Hong Kong Tea with Milk (or enjoying the finer things in HK while coding)

note from Mon May 30, 2016

I recently had a short but productive trip to Hong Kong where I worked on my project, did a marathon run of RoR development, visited family, hung out with friends and drank lots of super-strong curiously addictive Hong Kong style tea with milk, a characteristically un-Chinese concoction of boiled tea with evaporated milk, somehow inherited from the British habit of afternoon tea. It is a mainstay of local HK life. It is an acquired tast, that once acquired, seems to be insatiable. In Hong Kong, it's simply called "nai cha".

I've been trying to figure out how to make authentic nai cha at home for about 15 years now. There is no difinitive recipe I can find, and all restaurants will claim that theirs is a "trade secret" if you ask. I have a notebook full of recipes of various blends that I've tried. Most of them are failures. I've found some "authentic" recipes online, but I will have to say that most of what you read on the internet is (surprise!) simply wrong and ill-informed.

The process in a nutshell is simply to put tea in a large fabric tea filter, which is similar to a coffee sock, set that into in a tall tea kettle filled with water, and boil for some amount of time. Serve with evaporated milk. Add sugar to taste if desired.

What I've been able to figure out

For any of you out there who is equally as obsessed as I am over this mysterious local pick-me-up drink, here are my findings, and I hope I don't "blow the lid" on any trade secrets.

First, the blend of teas is probably simpler than what most cha chaan tengs will have you believe. I will say from experience with experimenting (a whole lot over the course of 15 years) that there is little or no Chinese teas in the blend. Even the smallest amount of po lei (pu-er) or tit gun yum (tie guan yin) will take the flavor profile in the wrong direction. The smoky teas (like lapsang souchong) and the fragrant teas (like jasmine) are also completely wrong. I really am not kidding when I say I've tried it all. A blend of mostly (or entirely) Ceylon seems to be close. Most importantly, you have to use more tea than you think you need. I have found that this is the key to the rich flavor: sheer quantity.

There is a claim that the milk has to be the Black & White brand from Holland, because it is "full cream milk". Full cream milk is simply whole milk, and if you read the nutritional facts on the back of the can, it is no different from a can of Carnation evaporated milk. Taste-wise, I do not taste the difference between Black & White, Carnation or Magnolia brands. A side note about the milk: because the tea is so strong, you have to cut the tea with a tea to milk in a ratio of about 3 to 1. Seriously, 3 to 1. This is the other key for that authentic taste.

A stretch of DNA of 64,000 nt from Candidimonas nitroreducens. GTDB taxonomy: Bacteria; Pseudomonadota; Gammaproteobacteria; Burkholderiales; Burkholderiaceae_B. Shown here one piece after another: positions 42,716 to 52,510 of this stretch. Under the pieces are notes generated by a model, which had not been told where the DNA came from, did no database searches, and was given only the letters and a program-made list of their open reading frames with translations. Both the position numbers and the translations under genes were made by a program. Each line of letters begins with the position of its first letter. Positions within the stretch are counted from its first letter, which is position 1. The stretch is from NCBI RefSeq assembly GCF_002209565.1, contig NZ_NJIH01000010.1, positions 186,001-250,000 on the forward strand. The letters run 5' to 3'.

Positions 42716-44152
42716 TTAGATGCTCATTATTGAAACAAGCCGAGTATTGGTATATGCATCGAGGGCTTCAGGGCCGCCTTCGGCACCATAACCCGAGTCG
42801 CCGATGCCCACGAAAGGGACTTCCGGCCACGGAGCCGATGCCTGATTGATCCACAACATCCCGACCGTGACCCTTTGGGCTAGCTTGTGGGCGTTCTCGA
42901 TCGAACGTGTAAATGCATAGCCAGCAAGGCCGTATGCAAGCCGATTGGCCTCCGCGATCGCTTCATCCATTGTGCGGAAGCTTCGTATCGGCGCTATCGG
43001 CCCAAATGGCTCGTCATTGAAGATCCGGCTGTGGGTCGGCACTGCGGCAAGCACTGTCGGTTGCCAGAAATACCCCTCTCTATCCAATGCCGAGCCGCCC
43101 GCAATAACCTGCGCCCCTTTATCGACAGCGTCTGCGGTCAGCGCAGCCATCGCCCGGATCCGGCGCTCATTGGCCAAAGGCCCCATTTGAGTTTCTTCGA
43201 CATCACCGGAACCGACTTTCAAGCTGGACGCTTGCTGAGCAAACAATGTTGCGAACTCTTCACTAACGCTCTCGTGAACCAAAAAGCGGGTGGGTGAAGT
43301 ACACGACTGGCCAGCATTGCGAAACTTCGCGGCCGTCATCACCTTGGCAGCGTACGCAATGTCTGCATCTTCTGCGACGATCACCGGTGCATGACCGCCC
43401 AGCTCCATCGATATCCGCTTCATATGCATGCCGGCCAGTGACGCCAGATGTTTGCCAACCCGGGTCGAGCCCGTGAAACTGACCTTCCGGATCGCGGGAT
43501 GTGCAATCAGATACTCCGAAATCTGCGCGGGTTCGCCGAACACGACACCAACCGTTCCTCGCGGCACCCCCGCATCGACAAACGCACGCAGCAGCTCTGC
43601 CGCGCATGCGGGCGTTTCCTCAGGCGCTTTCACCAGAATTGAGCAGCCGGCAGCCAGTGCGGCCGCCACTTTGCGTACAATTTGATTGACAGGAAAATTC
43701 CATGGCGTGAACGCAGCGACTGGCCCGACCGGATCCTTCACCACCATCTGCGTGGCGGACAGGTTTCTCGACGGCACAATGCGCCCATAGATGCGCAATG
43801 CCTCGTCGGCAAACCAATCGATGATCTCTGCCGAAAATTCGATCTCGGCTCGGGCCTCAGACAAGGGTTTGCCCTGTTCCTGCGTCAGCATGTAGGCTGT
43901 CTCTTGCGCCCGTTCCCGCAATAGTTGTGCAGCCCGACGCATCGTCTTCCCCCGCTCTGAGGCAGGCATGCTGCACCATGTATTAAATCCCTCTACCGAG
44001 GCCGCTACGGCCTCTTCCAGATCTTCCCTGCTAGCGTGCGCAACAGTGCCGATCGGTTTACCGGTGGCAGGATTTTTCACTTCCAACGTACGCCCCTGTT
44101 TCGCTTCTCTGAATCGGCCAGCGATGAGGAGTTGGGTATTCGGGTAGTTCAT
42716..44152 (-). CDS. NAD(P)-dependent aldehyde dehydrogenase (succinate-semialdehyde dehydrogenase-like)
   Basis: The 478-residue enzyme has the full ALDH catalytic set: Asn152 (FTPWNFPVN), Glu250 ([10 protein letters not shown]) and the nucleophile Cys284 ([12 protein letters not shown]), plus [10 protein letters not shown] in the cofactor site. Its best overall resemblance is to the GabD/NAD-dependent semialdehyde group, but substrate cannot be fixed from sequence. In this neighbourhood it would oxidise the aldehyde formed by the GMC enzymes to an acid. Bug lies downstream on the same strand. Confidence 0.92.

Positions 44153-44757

The "panty-hose" is supposed to make the tea smoother. I'm not sure if it really does, but it certainly filters out the little bits of tea leaves that comes through a regular strainer. It's basically the same thing as a Thai tea/coffee filter thing. I've used "Mexican" coffee-socks and metal Japanese fine-mesh tea strainers as well and they all work fairly well.

I've read that one should "boil" the tea for at least 13 minutes. Hogwash. 10 minutes is just about as long as tea leaves can withstand before breaking up and the flavor turns weird as the chemicals begin to break down.

I go to HK once or twice a year and I try to glean a little bit about making nai cha every time I go. I always try to look in the kitchen to see if there is anything relevant. On several occasions I spied a brick/bag of Lipton Yellow Label. Once or twice I saw a brick of Rickshaw. I do see that the tea kettles are at a rolling boil and I can always see the froth peaking over the top. There's always the "stocking", and the milk is always Black & White. It looks like they use the entire brick (450g) for one pot (about 2-3 liters). Yeah, it's a lot of tea leaves per cup.

I've been using Rickshaw for a couple of years now. It seems to have the richest dark Ceylon flavor. Lipton Yellow Label is a distant second choice, but it has a lighter and more delicate flavor, so I end up having to use more tea per cup if I do Lipton. Even though they are both distributed by Unilever, and they are both Ceylon teas, the taste and color is quite different. Most recently I have mixed Rickshaw and Lipton Yellow Label, and I do like it. It actually has a closer flavor to what I find in HK.

Note that Rickshaw is only available as a HK brand, but I can find it in many Chinese supermarkets in the US. The Lipton Yellow Label I get is specifically packed for HK. I don't know how it compares with Lipton Yellow Label packaged for other markets.

Try it!

For anyone who has been also trying to reproduct that autentic HK taste, I would recommend this:

Try Rickshaw tea. Buy the loose leaves in the green brick, not the teabags.

Use about 2 to 3 times the amount of tea that you would normally use. SERIOUSLY!

Use a HK or Thai style tea sock. (I have used a percolator instead, and it works really well, too).

Boil (or percolate) for more than 5 but less than 10 minutes.

Fill cup with evaporated milk almost 1/3 of the way.

Top off with the still-boiling tea.

Add sugar to taste.

Grab a boh loh bow and enjoy :)

Still experimenting

Lastly, if you have both Rickshaw and Lipton Yellow Label, try a blend of the two tea leaves, about 3 parts Rickshaw to 1 part Yellow Label. That is my most current preferred blend, and I find it pretty close to the real thing.




What I'm reading now

A friend recommended "The Little Schemer." The book sets out to teach good recursive thinking through the Scheme programming language. It's slow reading for me, but I am quite enjoying it. I'm learning quite a lot from it. Here's a link to it on Amazon where you can read more about it.